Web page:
View of Piazza Vecchia in Bergamo.

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Piazza Vecchia


The Upper Town's beating heart is the cafe-clad Piazza Vecchia, lined by elegant architecture that is a testament in stone and brick to Bergamo's long and colourful history. Its highlights include the Palazzo Nuovo, Palazzo del Podestà, Palazzo della Ragione and the Torre del Campanone. Tucked in behind the secular buildings of Piazza Vecchia, Piazza del Duomo is the core of Bergamo's spiritual life

Le Corbusier apparently described Piazza Vecchia as the 'most beautiful square in Europe' – good thing they didn't let him try out any of his ideas on it. Had he done so, he'd have been following a certain precedent. The Renaissance square was created by levelling the huddle of medieval housing that once stood there.

The white porticoed building on Via Bartolomeo Colleoni, which forms the northern side of the piazza, is the Palazzo Nuovo. Designed in 1611 by a brilliant architectural mind from Vicenza, Vincenzo Scamozzi (1548–1616), it was not actually completed until 1928. Long the seat of the town hall, it has been a library since 1873. Diagonally opposite, on the northwest side of the square, the Palazzo del Podestà was long home to Venice's representative in Bergamo.

Looming overhead, the massive, square-based Torre del Campanone tolls the old 10pm curfew. Originally raised in the 12th century and partly used as a jail in the 14th, it has undergone numerous alterations. In 1486, cheerful citizens lit a bonfire atop the tower to celebrate a religious holiday. Oddly, they didn't foresee that this would lead to the timber roof catching and burning to a crisp, leading to one of many renovations. Lighting fires is no longer allowed but you can take a wheelchair-accessible lift to the top, from where there are splendid views.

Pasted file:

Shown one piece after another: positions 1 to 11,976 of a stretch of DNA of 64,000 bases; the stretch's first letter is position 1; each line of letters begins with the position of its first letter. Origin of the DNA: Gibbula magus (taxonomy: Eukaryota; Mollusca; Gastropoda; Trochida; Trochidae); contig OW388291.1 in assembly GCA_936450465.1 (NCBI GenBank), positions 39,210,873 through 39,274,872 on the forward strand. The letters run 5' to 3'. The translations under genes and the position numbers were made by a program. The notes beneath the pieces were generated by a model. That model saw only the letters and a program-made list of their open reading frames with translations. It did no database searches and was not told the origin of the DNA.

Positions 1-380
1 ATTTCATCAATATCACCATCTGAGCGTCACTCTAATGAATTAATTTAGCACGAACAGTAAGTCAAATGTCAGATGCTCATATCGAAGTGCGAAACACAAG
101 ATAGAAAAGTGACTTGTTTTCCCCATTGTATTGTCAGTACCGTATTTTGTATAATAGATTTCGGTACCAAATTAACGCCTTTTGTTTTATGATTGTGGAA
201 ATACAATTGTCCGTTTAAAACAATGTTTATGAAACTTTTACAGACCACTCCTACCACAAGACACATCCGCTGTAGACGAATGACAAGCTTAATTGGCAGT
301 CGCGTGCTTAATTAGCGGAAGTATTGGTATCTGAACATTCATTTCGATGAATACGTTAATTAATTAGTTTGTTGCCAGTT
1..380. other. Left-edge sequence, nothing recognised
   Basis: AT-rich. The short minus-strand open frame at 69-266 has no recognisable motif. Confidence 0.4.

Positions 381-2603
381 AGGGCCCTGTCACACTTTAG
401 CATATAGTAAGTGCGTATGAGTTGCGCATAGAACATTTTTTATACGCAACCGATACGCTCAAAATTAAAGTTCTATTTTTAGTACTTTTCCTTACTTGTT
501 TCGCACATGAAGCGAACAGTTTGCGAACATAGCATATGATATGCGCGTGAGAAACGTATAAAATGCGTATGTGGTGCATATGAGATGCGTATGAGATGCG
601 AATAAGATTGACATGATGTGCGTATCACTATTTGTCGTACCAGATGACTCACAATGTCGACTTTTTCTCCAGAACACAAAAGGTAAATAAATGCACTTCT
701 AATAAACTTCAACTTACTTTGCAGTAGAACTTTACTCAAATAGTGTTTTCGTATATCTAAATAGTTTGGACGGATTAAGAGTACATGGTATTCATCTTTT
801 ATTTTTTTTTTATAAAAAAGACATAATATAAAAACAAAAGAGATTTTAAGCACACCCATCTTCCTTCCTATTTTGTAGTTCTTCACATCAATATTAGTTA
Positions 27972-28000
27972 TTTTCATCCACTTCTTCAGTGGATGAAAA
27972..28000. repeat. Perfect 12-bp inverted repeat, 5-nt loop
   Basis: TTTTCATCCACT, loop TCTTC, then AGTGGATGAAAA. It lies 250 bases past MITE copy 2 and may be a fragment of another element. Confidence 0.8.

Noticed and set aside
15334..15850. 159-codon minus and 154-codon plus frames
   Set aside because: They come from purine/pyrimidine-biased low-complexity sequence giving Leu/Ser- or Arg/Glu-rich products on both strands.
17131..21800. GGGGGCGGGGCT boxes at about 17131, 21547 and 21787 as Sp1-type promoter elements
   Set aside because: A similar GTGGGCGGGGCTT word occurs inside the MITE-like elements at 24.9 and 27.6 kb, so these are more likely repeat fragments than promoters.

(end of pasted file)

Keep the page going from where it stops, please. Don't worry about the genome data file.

Turn south and you face the imposing arches and columns of the Palazzo della Ragione, built in the 12th century. The lion of St Mark is a reminder of Venice's long reign here. It's an early 20th-century replica of the 15th-century original, which was torn down when Napoleon took over in 1797. Note the sun clock in the pavement beneath the arches, and the curious Romanesque and Gothic animals and busts decorating the pillars of the arches. Today the Palazzo houses temporary exhibitions.

Lonely Planet's must-see attractions

Nearby Bergamo attractions

1. Palazzo della Ragione

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The imposing arches and columns of the Palazzo della Ragione sit at the southern end of Piazza Vecchia. Built in the 12th century, it bears the lion of St…

2. Torre del Campanone

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Bergamo's colossal, square-based Torre del Campanone soars 52m above the city. It still tolls a bell at 10pm, the legacy of an old curfew. Taking the lift…

3. Palazzo del Podestà

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On the northwest side of Piazza Vecchia, the fresco-dappled Palazzo del Podestà was traditionally home to Venice's representative in Bergamo. Today, the…

4. Palazzo Nuovo

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The white, porticoed Palazzo Nuovo defines the northern side of Piazza Vecchia. Designed in 1611 by a brilliant architectural mind from Vicenza, Vincenzo…

5. Museo e Tesoro Della Cattedrale

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Down the steps right next to the duomo, this glittering museum is filled with sacred art and reliquary from the cathedral's collection, as well as…

6. Cattedrale di Bergamo

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Roman remains were discovered during renovations of Bergamo's baroque cathedral, with an interior dating to the 17th century. A rather squat building, it…

7. Baptistry

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This octagonal baptistry was built in 1340 but moved to its present spot and was given a few neo-Gothic flourishes in 1898. Inside, you'll find bas…

8. Torre di Gombito

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For a wonderful view from one of the highest points in the old town, climb the 12th-century Gombito Tower. Visits must be reserved in advance at the…